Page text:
[ntp:questions] NTP server with Garmin GPS 18 LVC

unruh unruh at invalid.ca
Mon Dec 16 18:05:53 UTC 2013

On 2013-12-16, Adrian P <ntp at pascalau.ro> wrote:
> Hi,
> In an old IBM thinkpad T22 laptop that runs FreeBSD 9.2, I have
> configured a NTP server that gets the PPS signal from a Garmin GPS 18
> LVC, as described here:
> http://www.satsignal.eu/ntp/FreeBSD-GPS-PPS.htm
> The /etc/ntp.conf contains the following generic NMEA GPS receiver
> driver configuration:
> server mode 1 minpoll 4 maxpoll 4 prefer
> fudge flag1 1 flag2 0 flag3 1 refid PPS
> I let it run for a few days, however I still have every now and then
> huge peaks (between -50 and +30 us) of the clock offset as seen in the
> following graph: http://goo.gl/JpSyeO
> So I am wondering:  why those repeating huge clock offsets? They
> allays starts with a negative peak, followed immediately by a positive
> one. Is this because of the faulty laptop internal clock, that drifts
> away with 30-40 us every now and then? Any thoughts?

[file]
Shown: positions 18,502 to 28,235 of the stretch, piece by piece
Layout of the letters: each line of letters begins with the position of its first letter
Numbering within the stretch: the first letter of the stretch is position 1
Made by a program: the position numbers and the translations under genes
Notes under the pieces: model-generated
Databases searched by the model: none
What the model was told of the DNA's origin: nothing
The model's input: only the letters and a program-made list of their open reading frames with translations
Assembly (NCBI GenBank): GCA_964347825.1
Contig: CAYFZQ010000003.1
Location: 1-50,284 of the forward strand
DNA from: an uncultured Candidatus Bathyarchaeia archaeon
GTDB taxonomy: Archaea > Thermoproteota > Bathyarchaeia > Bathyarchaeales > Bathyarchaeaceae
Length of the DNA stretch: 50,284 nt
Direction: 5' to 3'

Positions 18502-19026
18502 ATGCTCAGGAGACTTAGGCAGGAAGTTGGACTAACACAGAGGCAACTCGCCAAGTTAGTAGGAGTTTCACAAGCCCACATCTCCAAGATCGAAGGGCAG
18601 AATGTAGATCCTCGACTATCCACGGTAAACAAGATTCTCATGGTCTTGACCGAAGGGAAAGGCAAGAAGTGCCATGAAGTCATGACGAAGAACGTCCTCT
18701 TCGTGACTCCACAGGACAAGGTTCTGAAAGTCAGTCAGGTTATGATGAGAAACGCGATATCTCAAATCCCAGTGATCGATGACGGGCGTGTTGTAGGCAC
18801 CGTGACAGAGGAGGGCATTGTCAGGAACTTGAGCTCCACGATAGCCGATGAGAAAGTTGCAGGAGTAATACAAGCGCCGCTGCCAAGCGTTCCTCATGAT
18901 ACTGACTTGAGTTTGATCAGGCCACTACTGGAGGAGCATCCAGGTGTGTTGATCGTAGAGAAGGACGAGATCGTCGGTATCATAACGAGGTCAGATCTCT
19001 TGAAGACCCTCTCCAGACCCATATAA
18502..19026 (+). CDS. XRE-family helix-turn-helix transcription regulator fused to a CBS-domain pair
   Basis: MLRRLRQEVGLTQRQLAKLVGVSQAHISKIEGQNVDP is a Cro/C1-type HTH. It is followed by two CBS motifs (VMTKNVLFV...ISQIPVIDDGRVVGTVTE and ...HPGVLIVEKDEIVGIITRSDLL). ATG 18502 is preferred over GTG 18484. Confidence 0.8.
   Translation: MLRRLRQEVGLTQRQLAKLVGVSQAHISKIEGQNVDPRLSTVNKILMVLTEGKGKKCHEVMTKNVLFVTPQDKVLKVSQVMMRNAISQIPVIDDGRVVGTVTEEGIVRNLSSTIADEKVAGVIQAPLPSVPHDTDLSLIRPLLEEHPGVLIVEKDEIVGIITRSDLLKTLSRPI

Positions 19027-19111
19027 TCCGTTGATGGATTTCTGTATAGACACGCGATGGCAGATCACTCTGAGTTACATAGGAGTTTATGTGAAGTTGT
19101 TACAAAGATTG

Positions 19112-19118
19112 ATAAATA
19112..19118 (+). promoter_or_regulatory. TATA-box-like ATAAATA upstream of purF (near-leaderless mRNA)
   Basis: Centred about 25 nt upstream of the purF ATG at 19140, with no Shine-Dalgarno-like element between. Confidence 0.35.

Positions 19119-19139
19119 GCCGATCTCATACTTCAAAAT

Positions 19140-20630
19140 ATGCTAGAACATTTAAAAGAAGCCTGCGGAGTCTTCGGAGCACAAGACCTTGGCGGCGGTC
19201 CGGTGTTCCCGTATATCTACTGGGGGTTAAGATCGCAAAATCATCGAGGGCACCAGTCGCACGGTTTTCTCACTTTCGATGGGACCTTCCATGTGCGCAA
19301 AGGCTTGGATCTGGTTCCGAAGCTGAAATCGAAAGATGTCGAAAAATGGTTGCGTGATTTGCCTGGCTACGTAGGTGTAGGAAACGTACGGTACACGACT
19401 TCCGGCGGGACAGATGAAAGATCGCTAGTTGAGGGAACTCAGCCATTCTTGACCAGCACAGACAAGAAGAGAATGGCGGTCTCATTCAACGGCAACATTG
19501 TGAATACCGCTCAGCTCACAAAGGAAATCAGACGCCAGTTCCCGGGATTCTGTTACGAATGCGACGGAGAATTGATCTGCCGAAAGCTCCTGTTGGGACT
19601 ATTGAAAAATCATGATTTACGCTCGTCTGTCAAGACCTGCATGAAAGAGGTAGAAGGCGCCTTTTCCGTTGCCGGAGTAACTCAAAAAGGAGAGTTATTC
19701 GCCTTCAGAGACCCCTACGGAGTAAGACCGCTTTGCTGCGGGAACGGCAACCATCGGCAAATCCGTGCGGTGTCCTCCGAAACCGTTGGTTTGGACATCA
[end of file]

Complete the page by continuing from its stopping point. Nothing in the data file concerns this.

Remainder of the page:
It is hard to say, but it could be that the interrupt for the PPS is
delayed because of, say, disk activity which ties up the interrupts for
50us. The next one will of course occur on time ( ie 50us early with
respect to the previous interrupt). That may be what you are seeing. Are
you looking at the raw graphs of offset every second? The median filter
should remove those spikes. (it basically throws away about 40% of the
measurements that are furthest from the median in order to eliminate
"popcorn" events) so they should not affect your timing. 
Looking at your graph, the events are extremely regular. Unfortunately I
have no idea what the lower axis is. You claim seconds, but there are no
tick marks. Does that span represent a day, a year, a microsecond?

If it is say minutes or hours, then the decay suggests that the computer
say a huge spike for a relatively long time ( many seconds) responded by
changing the clock rate, and then that anomaly disappeared and it
relaxed back to its proper rate. 

> Many thanks,
> Adrian

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